Investing in a girl’s education is a good idea. Not only does such an investment increase her skills and confidence, it also gives her more autonomy over her decisions about marriage and children. Educating a girl also means that when she does marry, there is less likelihood that she will be the victim of gender-based violence, as well as greater likelihood that household economy and health will improve, resulting in reduced morbidity and mortality.
Although several governments in Asia and in Africa have made affirmative action policies that strive for proper representation of women in various organs of government, challenges persist. In many countries, women are still restricted from owning or accessing basic production resources, like land or capital. They are kept out of schools and prevented from becoming leaders in their communities and other institutions. IIRR fights against these medieval concepts.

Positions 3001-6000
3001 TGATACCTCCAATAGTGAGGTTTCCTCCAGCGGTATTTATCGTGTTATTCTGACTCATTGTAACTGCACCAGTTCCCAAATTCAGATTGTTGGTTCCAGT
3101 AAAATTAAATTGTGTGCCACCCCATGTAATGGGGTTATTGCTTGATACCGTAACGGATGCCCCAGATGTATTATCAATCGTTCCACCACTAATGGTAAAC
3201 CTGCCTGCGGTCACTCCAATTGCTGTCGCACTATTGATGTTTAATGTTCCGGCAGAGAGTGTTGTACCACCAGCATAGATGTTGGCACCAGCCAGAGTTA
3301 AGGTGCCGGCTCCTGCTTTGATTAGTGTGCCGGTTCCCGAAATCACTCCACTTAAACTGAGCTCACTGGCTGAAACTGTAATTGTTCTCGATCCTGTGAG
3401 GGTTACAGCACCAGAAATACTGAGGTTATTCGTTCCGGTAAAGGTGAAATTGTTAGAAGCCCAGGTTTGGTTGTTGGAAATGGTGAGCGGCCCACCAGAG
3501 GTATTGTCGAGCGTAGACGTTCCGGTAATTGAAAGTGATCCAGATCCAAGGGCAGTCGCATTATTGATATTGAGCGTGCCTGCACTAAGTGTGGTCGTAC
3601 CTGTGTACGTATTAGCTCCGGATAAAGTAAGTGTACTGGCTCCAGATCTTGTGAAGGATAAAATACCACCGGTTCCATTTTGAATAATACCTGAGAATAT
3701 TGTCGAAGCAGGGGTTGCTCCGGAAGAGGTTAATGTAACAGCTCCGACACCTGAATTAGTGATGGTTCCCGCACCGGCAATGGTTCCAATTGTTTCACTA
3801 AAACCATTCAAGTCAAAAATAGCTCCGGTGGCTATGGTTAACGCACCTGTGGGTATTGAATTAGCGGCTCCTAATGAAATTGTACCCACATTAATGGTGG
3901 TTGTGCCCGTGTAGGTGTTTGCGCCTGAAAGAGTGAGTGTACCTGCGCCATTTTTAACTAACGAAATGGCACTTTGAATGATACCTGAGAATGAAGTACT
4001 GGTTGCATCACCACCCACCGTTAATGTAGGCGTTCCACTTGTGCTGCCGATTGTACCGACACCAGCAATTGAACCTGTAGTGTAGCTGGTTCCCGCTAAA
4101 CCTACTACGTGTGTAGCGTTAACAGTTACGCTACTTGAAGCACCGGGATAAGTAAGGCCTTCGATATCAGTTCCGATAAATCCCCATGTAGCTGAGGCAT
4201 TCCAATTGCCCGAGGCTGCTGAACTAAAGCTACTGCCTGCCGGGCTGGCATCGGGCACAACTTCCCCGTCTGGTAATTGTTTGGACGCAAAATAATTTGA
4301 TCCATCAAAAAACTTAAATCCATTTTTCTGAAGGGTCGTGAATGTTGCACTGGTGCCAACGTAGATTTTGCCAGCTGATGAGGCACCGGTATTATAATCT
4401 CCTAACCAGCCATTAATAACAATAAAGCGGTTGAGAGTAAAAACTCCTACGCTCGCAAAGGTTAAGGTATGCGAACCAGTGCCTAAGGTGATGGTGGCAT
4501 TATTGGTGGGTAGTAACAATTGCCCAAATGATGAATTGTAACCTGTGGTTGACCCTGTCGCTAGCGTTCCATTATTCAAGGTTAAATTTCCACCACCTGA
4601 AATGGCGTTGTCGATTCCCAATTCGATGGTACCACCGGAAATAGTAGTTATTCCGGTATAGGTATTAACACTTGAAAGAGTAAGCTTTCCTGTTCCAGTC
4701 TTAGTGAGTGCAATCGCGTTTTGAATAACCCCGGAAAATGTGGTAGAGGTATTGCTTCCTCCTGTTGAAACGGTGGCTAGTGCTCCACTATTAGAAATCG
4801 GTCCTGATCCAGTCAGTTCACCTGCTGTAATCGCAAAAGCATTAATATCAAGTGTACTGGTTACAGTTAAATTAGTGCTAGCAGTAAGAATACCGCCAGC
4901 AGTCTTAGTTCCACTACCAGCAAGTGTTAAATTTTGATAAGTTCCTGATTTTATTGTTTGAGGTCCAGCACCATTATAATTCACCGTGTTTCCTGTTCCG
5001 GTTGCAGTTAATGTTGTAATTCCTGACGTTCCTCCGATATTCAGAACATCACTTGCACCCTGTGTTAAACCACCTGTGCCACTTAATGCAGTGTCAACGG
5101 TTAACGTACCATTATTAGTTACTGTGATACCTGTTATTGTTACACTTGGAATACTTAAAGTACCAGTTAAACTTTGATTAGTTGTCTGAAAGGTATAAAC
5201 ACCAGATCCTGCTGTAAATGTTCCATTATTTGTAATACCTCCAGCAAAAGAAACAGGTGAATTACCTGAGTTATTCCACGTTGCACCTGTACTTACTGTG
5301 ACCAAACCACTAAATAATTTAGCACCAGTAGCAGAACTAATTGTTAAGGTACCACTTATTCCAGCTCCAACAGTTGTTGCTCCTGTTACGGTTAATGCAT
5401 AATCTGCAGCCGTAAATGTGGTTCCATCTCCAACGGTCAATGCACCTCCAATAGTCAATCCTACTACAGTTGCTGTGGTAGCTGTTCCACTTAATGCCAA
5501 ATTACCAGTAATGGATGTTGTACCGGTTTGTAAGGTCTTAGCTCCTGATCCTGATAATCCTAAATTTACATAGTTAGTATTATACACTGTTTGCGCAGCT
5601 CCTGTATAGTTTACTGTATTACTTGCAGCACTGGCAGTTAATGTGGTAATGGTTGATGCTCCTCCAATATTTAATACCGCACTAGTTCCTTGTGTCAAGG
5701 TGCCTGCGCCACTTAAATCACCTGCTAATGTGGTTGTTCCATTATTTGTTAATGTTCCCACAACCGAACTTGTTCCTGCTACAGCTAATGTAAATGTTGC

Over the past years, IIRR has made significant progress in girls’ education and functional adult literacy for young women, especially in pastoralist and marginalized communities.
For youth (both boys and girls), IIRR seeks strategic interventions that tie education and economic development and link youths to technology, markets and job opportunities. Making sure that children across the world can enjoy independent and safe lives is a key part of our new strategy for ensuring broader human rights, entrepreneurship development, and wealth creation.